In Search of Greatness screens Sun. Oct. 28 at 1 p.m. at Trustees Theater.
WHAT MAKES a great athlete great?
Speed? Power? Training? Genetics? Focus? Luck?
Documentary filmmaker Gabe Polsky spoke to a few of the most dominant athletes of all time, in a variety of sports, about what it takes to achieve sports greatness. Their conclusions might surprise you.
Polsky’s film In Search of Greatness screens Sun. Oct. 28 at 1 p.m. at the SCAD Savannah Film Festival, and he will conduct a Q&A. We spoke to him last week.
My first instinct is to talk about what must be the huge differences between individual sports and team sports.
It’s true that in individual sports you’re either competing against one other person, or against the clock. In that sense it’s less subjective than team sports. You are way more in control of the results.
Team sports are more about collaboration, and even creativity. I liken them to filmmaking.
American football sort of occupies its own space. It’s a different team sport than, say, hockey or basketball, where the action flows around you. Football is very militaristic and systematic in the sense that the plays are very specifically designed and everyone has a very specific role.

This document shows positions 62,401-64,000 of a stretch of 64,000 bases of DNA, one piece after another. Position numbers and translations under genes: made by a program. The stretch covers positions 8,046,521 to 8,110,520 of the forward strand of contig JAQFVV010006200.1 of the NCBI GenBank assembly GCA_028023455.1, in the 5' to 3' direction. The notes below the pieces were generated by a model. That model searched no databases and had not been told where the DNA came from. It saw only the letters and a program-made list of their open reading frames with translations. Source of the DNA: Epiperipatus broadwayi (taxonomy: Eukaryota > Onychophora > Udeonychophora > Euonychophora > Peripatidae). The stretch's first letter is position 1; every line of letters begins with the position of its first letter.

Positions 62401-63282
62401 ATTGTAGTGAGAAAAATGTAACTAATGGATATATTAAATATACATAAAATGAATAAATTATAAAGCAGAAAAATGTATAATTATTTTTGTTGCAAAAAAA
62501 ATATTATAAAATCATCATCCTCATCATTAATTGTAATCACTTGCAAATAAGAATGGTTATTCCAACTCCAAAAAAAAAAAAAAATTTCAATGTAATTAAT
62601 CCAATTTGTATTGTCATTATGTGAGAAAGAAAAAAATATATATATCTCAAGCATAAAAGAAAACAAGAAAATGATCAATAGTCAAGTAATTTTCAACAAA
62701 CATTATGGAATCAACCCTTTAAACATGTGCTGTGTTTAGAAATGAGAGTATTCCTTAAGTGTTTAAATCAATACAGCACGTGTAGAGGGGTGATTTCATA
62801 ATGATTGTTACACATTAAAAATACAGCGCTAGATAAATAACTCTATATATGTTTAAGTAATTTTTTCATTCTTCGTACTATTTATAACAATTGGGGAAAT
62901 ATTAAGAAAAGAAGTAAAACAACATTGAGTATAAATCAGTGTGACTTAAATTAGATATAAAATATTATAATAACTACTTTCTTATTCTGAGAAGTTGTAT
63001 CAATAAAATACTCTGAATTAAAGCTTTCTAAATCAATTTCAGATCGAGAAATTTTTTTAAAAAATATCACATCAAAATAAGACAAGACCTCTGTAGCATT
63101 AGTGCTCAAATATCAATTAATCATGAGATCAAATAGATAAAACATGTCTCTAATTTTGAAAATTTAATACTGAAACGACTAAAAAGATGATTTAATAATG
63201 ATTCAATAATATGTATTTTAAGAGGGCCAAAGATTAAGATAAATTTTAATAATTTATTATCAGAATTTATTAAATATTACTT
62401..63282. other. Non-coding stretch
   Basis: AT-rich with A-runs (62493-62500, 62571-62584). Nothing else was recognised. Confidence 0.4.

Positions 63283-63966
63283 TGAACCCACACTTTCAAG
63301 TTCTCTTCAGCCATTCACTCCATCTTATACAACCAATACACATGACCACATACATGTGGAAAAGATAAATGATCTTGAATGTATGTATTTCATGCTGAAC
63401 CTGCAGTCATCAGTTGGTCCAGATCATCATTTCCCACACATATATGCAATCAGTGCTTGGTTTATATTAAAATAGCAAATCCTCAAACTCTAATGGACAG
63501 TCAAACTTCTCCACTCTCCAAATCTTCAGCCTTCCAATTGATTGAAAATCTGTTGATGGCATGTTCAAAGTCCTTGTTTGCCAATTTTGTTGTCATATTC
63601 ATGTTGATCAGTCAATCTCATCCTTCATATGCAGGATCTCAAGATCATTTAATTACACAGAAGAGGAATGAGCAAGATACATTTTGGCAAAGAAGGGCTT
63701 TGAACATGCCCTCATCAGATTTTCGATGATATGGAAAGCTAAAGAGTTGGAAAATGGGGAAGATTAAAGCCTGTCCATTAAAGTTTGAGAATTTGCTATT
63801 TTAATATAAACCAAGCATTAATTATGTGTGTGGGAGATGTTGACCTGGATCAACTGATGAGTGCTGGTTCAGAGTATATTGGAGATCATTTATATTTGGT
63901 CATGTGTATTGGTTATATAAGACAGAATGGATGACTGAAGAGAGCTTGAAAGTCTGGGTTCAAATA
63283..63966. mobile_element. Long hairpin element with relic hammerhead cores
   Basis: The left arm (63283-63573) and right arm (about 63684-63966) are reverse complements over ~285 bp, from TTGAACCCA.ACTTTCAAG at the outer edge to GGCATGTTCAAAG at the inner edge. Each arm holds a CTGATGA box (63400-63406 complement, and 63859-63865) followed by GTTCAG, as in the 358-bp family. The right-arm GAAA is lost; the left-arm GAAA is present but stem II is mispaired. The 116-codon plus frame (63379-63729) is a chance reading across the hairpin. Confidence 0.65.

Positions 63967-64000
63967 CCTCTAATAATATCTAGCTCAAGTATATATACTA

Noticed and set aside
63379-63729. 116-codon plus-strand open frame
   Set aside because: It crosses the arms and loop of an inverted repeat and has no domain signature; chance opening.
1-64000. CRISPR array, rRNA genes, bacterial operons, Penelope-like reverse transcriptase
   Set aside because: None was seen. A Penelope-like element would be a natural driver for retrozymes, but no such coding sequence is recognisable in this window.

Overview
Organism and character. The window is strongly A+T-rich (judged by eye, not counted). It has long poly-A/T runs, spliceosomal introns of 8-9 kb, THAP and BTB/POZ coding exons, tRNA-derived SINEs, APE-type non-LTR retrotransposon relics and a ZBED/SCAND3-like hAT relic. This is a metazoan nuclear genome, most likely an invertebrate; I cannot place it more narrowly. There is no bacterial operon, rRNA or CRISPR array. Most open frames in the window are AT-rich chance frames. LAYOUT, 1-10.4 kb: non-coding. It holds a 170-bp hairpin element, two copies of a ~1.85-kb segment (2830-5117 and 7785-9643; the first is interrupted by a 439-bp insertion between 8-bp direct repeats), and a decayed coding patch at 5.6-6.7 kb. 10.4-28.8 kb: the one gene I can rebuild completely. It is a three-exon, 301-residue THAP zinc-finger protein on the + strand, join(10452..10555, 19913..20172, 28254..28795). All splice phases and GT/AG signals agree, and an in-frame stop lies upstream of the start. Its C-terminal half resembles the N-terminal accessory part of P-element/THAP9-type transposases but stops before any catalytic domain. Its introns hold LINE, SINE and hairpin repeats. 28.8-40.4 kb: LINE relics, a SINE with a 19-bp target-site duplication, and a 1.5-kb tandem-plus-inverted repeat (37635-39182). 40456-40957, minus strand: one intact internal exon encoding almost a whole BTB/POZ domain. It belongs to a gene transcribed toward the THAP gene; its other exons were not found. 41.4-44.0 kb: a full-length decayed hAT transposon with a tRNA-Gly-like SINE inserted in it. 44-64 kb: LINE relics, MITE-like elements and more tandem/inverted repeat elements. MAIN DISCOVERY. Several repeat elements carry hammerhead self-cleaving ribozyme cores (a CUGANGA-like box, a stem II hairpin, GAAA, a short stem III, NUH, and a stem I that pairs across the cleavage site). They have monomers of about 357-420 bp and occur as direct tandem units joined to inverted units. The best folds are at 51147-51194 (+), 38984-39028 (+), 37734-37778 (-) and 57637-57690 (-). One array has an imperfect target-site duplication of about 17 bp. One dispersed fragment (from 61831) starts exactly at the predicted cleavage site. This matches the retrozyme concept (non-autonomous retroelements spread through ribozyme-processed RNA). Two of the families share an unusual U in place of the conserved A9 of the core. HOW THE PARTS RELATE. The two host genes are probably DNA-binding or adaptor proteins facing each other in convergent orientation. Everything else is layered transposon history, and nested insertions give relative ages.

You conclude that creativity and showmanship are essentially the gamechangers.
The greatest athletes have an understanding that sports is entertainment, and they see themselves as performers rising to the occasion. When you go to a stadium or arena, you’re paying to see something unbelievable. You’re paying to see a great performance. You’re paying to see that magic moment when Leo Messi touches the ball, to see what he’s going to do with it this time.
The greatest athletes tend to be the ones that fully understand this, and they go out there with the intent to be creative. The problem is that the sports media and most coaches just refuse to understand that.
Phil Jackson would seem to be one coach with a deep understanding of that, with Michael Jordan, Kobe Bryant, Shaq, etc.
Exactly! He gets it. I actually had a short segment with Phil Jackson in the film but we ended up having to cut it from the final version.
Your film seems to undercut Malcolm Gladwell’s popular theory that the key to success is repeating something at least 10,000 times.
Yeah, everybody refers to that! I do appreciate Gladwell’s work, and everyone loves a catchphrase. It’s easy to just repeat “10,000 hours” as if that explains everything. But I don’t completely buy it. And that’s generally not what I heard from the sports figures I talked to.
You talk to some amazing names in this film. Pele, Wayne Gretsky, Jerry Rice. How difficult was it to get them on board?
That was always the biggest challenge. How can I get some of the greatest athletes to talk to me on camera? There’s a story behind each one, as to how it came about.
It took about six or seven months to arrange for Gretsky to do an interview, for example. In all it took about a year to get everyone together.